7The commissioners met at the town of Allenton on May 20, 1839, and located the county seat at what became Taylorville.
History of Christian County, Illinois (Philadelphia, PA: Brink, McDonough, 1880), 52.
8On January 18, 1839, the House amended this section by, on Lincoln’s motion, filling in the blank with $3,000.
Illinois House Journal. 1838. 11th G. A., 1st sess., 235.
9On May 9, 1839, Matheny and Thomas selected Postville as the county seat of Logan County. Emerson dissented from the choice.
Lawrence B. Stringer, History of Logan County, Illinois (Chicago: Pioneer, 1911), 151.
10On February 17, 1841, the General Assembly passed an act making Postville the permanent county seat.
History of Logan County, Illinois (Chicago: Inter-State, 1886), 221-28.
11On January 18, 1839, the House amended this section by filling in the blank with the word “April.”
Illinois House Journal. 1838. 11th G. A., 1st sess., 234.
13On January 18, 1839, the House amended this section by filling in the blank with the word “first.”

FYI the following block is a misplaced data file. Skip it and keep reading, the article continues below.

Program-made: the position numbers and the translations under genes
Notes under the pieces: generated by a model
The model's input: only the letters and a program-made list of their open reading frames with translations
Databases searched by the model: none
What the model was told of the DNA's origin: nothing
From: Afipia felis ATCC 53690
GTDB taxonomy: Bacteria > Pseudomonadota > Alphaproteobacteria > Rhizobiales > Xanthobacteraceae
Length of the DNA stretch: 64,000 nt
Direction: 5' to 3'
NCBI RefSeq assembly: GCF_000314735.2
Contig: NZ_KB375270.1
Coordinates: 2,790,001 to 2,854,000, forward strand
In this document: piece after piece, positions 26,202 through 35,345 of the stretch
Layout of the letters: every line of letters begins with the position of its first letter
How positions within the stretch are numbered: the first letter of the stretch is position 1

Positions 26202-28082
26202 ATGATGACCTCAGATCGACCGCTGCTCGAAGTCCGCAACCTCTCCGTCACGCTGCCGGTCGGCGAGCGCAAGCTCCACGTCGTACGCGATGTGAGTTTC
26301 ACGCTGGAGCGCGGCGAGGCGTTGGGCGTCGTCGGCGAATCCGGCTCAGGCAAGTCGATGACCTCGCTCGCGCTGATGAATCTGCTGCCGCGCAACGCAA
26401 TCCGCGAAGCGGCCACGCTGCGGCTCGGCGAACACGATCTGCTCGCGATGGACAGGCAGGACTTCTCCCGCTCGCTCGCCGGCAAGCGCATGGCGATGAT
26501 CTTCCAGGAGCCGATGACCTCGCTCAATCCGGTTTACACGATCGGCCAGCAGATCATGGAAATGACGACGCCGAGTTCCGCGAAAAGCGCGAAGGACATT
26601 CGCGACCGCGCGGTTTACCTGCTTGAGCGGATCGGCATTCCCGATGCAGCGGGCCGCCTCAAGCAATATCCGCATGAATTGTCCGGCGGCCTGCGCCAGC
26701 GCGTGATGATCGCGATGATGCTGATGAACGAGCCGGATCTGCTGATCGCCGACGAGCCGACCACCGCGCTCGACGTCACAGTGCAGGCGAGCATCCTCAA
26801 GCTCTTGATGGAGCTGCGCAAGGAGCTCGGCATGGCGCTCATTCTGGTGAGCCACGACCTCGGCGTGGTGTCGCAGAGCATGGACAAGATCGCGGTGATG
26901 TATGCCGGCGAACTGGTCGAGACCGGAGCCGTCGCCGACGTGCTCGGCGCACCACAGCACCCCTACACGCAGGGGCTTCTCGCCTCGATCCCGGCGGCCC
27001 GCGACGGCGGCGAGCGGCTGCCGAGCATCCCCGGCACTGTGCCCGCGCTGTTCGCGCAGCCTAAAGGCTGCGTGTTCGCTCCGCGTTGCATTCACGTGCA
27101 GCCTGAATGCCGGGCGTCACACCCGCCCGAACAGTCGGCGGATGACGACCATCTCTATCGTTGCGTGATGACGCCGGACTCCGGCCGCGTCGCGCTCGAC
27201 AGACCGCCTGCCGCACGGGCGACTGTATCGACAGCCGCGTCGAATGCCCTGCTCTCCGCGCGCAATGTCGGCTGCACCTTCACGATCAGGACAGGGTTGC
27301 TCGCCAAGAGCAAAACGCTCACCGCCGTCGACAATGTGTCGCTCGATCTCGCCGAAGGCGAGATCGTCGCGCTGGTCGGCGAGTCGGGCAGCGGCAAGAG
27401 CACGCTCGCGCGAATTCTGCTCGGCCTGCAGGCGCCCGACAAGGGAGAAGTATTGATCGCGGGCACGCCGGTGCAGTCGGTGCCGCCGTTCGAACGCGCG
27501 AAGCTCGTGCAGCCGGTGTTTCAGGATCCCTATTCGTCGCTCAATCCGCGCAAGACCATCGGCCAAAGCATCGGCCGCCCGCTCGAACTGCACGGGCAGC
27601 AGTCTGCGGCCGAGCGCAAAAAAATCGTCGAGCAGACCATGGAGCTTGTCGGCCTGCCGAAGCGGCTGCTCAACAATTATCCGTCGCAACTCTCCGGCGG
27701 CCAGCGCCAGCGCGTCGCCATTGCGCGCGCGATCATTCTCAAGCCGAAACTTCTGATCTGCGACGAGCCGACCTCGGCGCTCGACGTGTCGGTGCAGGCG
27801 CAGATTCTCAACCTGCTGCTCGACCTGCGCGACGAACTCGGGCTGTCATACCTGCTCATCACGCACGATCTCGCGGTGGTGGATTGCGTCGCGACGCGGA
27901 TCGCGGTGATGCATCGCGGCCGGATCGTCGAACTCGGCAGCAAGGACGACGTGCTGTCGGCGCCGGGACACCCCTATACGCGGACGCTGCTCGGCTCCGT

Illinois House Journal. 1838. 11th G. A., 1st sess., 234-35.
14Because this section did not address the details of conducting these elections, Abraham Lincoln introduced a bill in the House on February 20 to address these deficiencies. The House passed the bill on the same day, and the Senate followed suit on February 26, and the act became law on February 28.
15On February 6, the Senate amended this section by passing an amendment pertaining to the collection of taxes already accessed and business before the probate justice of the peace of Sangamon County.